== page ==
A tip of the cap
Supreme Court Rejects a spending rule
By Jeff Mucciarone
The notion of a tax cap, or a spending cap — whichever your prefer — has been much scrutinized in New Hampshire. The recent unanimous state Supreme Court ruling leaves the caps more than scrutinized; it leaves them seemingly unconstitutional.
The caps in place now in seven communities in the state allow aldermen to override the cap by a two-thirds vote. State law requires town and city budgets be passed by a simple majority. Because overriding the cap demands a two-thirds majority, justices ruled caps violated state law. Other communities have reportedly already begun examining their caps in light of the new ruling.
The ruling, however, came down specifically regarding the cap in Manchester, which was approved by voters in November 2009 — that was after having to wait a year as aldermen pushed the vote off to provide plenty of time to educate the public on caps. The cap limits spending increases each year to the consumer price index.
“I don’t think anything in the Supreme Court decision affects any community other than Manchester,” said former Sen. George Lovejoy, the chairman of the New Hampshire Advantage Coalition, which advocates for caps. “I don’t think it affects any other cities and towns.”
Manchester Mayor Ted Gatsas, evidenced by his public comments, doesn’t seem all that restricted by the cap. Of course, he just announced a tax decrease was coming Manchester’s way this year. Still, he has said publicly if he felt there was a need to override the cap, he’d just look to find aldermen who agree with him.
Lovejoy conceded that some think the ruling could have broader impacts. He said the ruling isn’t based on a cap’s constitutionality but rather on its interfering with state law. Lovejoy said he expects state law to be changed soon to “accommodate the will of the people.”
New Senate President Peter Bragdon, R-Milford, said as much last week. The Union Leader quoted him as saying legislators would immediately look to introduce legislation to address caps.
New look to the legislature
The legislature has rejected attempts in recent years to change state law to make it more welcoming to caps. The legislature had a distinctly bluer makeup then.
What about changing caps to require aldermen to override their cap by a simple majority, rather than changing state law? What about, instead of changing state law to allow for the easier passage of caps, cap proponents switch around their cap language so it doesn’t violate state law? Which is the better solution?
“If it was a simple majority, I think that would probably present a less palatable result,” Lovejoy said.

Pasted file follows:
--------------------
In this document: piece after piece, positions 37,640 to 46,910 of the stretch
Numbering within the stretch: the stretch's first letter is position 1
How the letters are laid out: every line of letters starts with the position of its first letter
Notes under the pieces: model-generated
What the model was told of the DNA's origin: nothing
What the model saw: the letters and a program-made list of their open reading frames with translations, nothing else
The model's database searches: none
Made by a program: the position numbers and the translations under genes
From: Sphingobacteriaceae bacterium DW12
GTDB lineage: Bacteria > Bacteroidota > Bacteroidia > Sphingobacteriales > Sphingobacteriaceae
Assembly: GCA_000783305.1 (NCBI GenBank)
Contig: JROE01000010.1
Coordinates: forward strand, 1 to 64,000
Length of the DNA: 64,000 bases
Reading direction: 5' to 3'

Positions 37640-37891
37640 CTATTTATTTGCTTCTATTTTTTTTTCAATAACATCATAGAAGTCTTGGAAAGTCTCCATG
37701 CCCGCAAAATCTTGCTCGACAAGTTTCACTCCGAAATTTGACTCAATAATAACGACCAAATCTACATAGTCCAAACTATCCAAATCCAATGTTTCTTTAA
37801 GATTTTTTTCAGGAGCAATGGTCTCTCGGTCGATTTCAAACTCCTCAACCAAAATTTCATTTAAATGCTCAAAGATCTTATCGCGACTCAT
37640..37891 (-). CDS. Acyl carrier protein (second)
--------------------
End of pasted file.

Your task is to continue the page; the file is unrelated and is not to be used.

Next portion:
The thinking for cap proponents is that a two-thirds vote provides a greater level of taxpayer protection while still providing city governments the opportunity to override a cap for specific needs.
“It does not take away the powers of the governing body, but what it does do, it calls people’s attention to the fact that governments are working within a spending cap,” Lovejoy said. “And at the same time, if they need to go over it for emergency spending, they can override it by a two-thirds vote.”
It’s interesting to note that in this recent GOP wave election and specifically with all the calls for reducing government spending, not one community in the state had a cap initiative on the ballot.
The other side
Keep Manchester Moving, a nonprofit group that has fought the introduction of caps, spent the last year fighting the Manchester cap’s legality. They got the ruling they wanted. It’s just a question now of how long that ruling is going to matter.
Opponents have long lambasted caps as potentially stunting a community’s growth and taking control away from local communities.
“It takes away local control from city taxpayers, and ties us to a one-size-fits-all budget that has nothing at all to do with our community needs or priorities,” said Josiette White, president of Keep Manchester Moving, in a statement. “It’s a political gimmick at best, and illegal at worst; the unanimous ruling by the New Hampshire Supreme Court today finds it to be both. We are pleased by the decision of the court and are glad to see the tax cap gimmick will be overturned in Manchester and other communities.”
Some communities, like Franklin and Nashua, have long had caps and haven’t imploded. Others, like Manchester and Rochester, recently approved caps. Derry, Dover and Laconia also have caps. A proposed cap in Concord was deemed unconstitutional in a Superior Court ruling last year.
Capping the state?
Would a statewide cap, akin to Proposition 2½ in Massachusetts, perhaps be on the way? Proposition 2½ prevents communities in the Bay State from raising the tax rate more than 2.5 percent each year, unless residents vote to override it.
With large Republican majorities in the legislature, would now be the time for cap proponents to push for a statewide version of the cap, to apply either to state government spending or to each community?
Lovejoy said he would certainly like to see a statewide cap but it’s not something he’s heard is in the works.
“A statewide cap would certainly be a step in the right direction, given the excessive increases in state government spending in the last four years,” Lovejoy said.